On toddler vocabulary and categories

Picture this typical parent–child scenario:

A 2-year-old and his mom are walking through the grocery store together. As the parent puts food into the shopping cart, she labels some items that her child isn’t familiar with,  

{“Look, this is cauliflower. And, this is lettuce.”}

… while far more vegetables that she buys (like, green beans) go unlabeled because, quite frankly, it would be impossible for her to name every single new vegetable that they come across in the store. And, yet, her son learns what “cauliflower” and “lettuce” are, and that they’re both a vegetable. And, he also somehow (magically) develops an understanding of the far greater number of vegetables that went unlabeled during their shopping trip (including those green beans). How does this happen??? 

The authors of this study looked at whether infants and toddlers use what they refer to as “semi-supervised learning”. Basically, the idea is that the objects that are labeled for young children (in this case, cauliflower and lettuce) help them to develop an understanding of the category of those objects (vegetables). And, then they use what they know about that category to learn about the much larger number of items that go unlabeled (green beans) from that same category.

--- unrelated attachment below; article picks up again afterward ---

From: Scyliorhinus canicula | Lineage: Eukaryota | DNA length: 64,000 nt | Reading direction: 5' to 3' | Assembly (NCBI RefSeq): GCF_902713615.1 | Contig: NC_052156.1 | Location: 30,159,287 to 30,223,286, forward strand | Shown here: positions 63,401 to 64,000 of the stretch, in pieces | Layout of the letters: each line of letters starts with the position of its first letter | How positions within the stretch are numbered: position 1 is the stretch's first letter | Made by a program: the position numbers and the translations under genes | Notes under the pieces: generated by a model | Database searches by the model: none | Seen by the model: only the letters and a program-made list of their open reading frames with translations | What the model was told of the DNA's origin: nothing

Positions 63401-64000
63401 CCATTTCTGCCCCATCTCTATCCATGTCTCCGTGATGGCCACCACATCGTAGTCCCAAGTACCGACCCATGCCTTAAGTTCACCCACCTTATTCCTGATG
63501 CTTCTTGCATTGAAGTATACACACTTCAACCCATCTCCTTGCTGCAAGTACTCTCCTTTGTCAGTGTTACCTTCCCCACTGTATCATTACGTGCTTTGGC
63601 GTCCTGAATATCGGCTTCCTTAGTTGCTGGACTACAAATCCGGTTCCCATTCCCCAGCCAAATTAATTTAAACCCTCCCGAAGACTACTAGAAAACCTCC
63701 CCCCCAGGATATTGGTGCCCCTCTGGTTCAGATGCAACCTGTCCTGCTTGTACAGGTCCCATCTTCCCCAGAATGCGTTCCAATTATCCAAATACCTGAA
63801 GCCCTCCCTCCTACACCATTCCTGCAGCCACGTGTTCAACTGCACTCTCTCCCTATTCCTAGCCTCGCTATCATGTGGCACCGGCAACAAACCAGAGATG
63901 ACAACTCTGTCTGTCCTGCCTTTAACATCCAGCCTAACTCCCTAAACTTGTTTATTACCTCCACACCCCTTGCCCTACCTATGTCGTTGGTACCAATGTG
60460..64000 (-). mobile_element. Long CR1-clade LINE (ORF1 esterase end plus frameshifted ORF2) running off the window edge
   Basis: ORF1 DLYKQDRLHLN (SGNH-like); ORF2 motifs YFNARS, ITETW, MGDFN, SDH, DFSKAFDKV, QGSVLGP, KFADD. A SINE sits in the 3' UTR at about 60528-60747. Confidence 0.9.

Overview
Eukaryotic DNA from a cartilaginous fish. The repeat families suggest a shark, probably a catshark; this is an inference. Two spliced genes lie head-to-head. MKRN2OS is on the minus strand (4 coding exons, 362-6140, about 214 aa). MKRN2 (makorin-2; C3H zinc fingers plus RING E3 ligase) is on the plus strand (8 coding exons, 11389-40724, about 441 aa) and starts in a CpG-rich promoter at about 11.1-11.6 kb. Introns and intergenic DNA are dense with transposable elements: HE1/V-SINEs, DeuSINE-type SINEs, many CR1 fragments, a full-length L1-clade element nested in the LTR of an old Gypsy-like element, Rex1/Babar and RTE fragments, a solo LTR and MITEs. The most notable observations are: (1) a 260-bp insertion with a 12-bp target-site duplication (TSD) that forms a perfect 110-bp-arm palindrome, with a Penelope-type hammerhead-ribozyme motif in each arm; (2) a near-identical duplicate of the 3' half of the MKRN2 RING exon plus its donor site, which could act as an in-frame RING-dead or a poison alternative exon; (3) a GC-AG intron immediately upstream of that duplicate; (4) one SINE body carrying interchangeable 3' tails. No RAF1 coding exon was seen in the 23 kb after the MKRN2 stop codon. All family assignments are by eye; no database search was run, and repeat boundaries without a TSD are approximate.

The results showed that two-year-olds only needed two items from a new category to be labeled for them to be able to identify other, unlabeled items from that same category. And, this was just as effective as providing labels for all of the objects (but, the children were unsuccessful when none of the items were labeled). 

There are two big take-aways from this study for those of us working with the birth to three population: First, it seems that less is more. In other words, it’s not necessary for us to label a million different objects to teach infants and toddlers a new category; in fact, just a few labels will do. The results also suggest that when we’re teaching vocabulary to infants and toddlers, the items that we do label should be clear representations of the category that they belong to so that they’re able to develop a strong understanding of that category.


LaTourrette, A. & Waxman, S. R. (2018). A little labeling goes a long way: Semi-supervised learning in infancy. Developmental Science. Advance online publication. doi: 10.1111/desc.12736